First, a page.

Light Pollution and Low Light Photography


Light pollution is one of the biggest drawbacks of taking Star-Trail photographs. Light pollution is one of the biggest drawbacks of taking low light photography. Light pollution comes from cities, street lamps, moon and sun. There are other sources of light pollution as well, but I will be focusing on the primary sources in this article.

Types of Light Pollution

Light pollution is one of the biggest drawbacks of taking Star-Trail photographs. Light pollution comes from cities (Street Lamps) lights which are on at night, the moon (especially full moon) the sun (glow of the sun after sunset on the horizon). Thus to counter light pollution you have to seek the darkest skies, when there is a new moon (or 60 minutes after moonset), away from the city, be 90 minutes after sunset and a few clouds (clouds can reflect sunlight as well, and Winter is usually best for this kind of photography due to there not being a lot of clouds).

Light Pollution Source
The sun is obviously one of the biggest sources of light-pollution in your photographs. Even after the sun is setting can the glow of the sun affect your photograph, even after sunset.
TIP: Star shooting at least 90 minutes after sunset
The moon causes a massive amount of glow in the sky, especially when it is full moon, and will definitely block most of your visible stars in your photographs.
TIP 1: Photograph on a new moon
TIP 2: Photograph 60 minutes after moonset
Street Lights
Street lights or any sharp lights can interfere greatly with your photograph, and reduce the amount of stars you can see. But you can incorporate it into your photograph as part of the composition, or use the appropriate settings to minimize the effect of the glow from street lights.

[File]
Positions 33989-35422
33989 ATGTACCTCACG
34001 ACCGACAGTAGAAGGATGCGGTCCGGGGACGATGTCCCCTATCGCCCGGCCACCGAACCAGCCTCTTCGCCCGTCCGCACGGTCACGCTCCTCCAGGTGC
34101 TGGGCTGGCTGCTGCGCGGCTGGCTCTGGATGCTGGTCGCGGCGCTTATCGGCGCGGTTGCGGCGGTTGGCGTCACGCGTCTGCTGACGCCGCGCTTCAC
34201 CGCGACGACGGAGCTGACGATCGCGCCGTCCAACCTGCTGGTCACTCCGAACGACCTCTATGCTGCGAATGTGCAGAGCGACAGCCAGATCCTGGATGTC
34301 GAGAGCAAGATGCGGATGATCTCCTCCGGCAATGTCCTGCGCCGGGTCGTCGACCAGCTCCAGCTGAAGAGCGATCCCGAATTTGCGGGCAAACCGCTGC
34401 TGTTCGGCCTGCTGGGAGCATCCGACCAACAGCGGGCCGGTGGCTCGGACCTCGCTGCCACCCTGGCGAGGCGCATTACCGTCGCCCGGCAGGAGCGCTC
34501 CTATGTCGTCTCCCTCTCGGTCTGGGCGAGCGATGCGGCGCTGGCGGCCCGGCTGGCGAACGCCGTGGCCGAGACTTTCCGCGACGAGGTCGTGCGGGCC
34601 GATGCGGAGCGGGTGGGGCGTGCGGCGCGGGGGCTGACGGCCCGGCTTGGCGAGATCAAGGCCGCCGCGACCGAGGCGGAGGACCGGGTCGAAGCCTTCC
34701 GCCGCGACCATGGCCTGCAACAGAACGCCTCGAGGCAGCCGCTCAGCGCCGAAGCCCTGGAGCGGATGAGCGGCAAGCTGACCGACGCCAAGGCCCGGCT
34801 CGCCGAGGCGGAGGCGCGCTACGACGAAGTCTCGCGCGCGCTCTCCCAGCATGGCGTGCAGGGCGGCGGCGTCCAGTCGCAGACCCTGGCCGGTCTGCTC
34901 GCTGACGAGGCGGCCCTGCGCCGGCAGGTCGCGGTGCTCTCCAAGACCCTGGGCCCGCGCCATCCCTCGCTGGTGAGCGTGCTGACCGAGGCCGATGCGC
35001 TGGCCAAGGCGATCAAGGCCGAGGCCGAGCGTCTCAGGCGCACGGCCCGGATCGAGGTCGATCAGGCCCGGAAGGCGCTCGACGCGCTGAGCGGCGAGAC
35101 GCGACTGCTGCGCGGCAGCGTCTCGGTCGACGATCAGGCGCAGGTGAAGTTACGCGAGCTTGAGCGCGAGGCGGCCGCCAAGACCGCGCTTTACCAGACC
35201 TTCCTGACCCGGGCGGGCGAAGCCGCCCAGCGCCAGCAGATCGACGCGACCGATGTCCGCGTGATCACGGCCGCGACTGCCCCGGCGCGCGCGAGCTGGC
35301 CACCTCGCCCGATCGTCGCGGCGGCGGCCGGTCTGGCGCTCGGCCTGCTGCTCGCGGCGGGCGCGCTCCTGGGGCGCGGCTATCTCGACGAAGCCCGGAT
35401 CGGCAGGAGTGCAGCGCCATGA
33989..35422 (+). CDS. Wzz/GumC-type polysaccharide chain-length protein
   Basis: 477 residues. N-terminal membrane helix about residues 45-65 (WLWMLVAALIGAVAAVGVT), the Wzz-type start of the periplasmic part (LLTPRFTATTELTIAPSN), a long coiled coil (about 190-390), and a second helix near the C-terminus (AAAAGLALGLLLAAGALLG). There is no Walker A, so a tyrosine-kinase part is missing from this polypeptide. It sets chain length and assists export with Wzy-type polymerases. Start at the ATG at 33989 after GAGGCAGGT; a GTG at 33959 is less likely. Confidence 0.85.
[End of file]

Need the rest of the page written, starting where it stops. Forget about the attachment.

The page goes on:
TIP 1: Be as far away as possible from Street Lights
TIP 2: If not possible use the correct settings for Time-Lapse Star trails and make it a feature of your photograph.
City Glow
Glow from a city will as well reduce the amount of stars you can see.
TIP: Seek the darkest skies for taking Astro-photos


How to Compensate for Light Pollution

Increase your aperture

The mid-range f-stops are ideal for shooting photos at night in light polluted skies. The lower numbered f-stops produces too much light, the upper numbered f-stops produced too little light and too little star details. Use ISO 6400 (drawback is too much noise in photograph) and tungsten white balance for all the photos. The ideal range thus for colours in relation to star details were between f/8 and f/13 as seen in the next composition.

Exposure to the Right (ETTR)


Exposure to the right (ETTR) is a method whereby you overexpose your photograph in light polluted skies and then modify the exposure in a software program to reduce the over exposure to normal levels. By using the correct settings you will be able to capture more star details in your photographs.

How to do it

Make sure you photograph in RAW mode for this method. Set your Camera’s EV to +2 (2 stops brighter), ISO to 1600 and shutter speed to 30 seconds. This will cause the photo to be overexposed. Open the photograph in Light Room and start modifying the exposure to be more darker (back to normal EV 0 level), can modify the contrast as well to try and remove the overexposed bits in your photograph.

I personally do not use this method: as I like to use the photographs as natural as possible with as little editing as possible, but you are welcome to try it. 


Do not be perturbed if you cannot take stunning photographs in Light polluted skies. As indicated in this article: there are many ways in which you can overcome light pollution by using the correct settings with regards to ISO, Aperture and ETTR methodology.

Happy Shooting!

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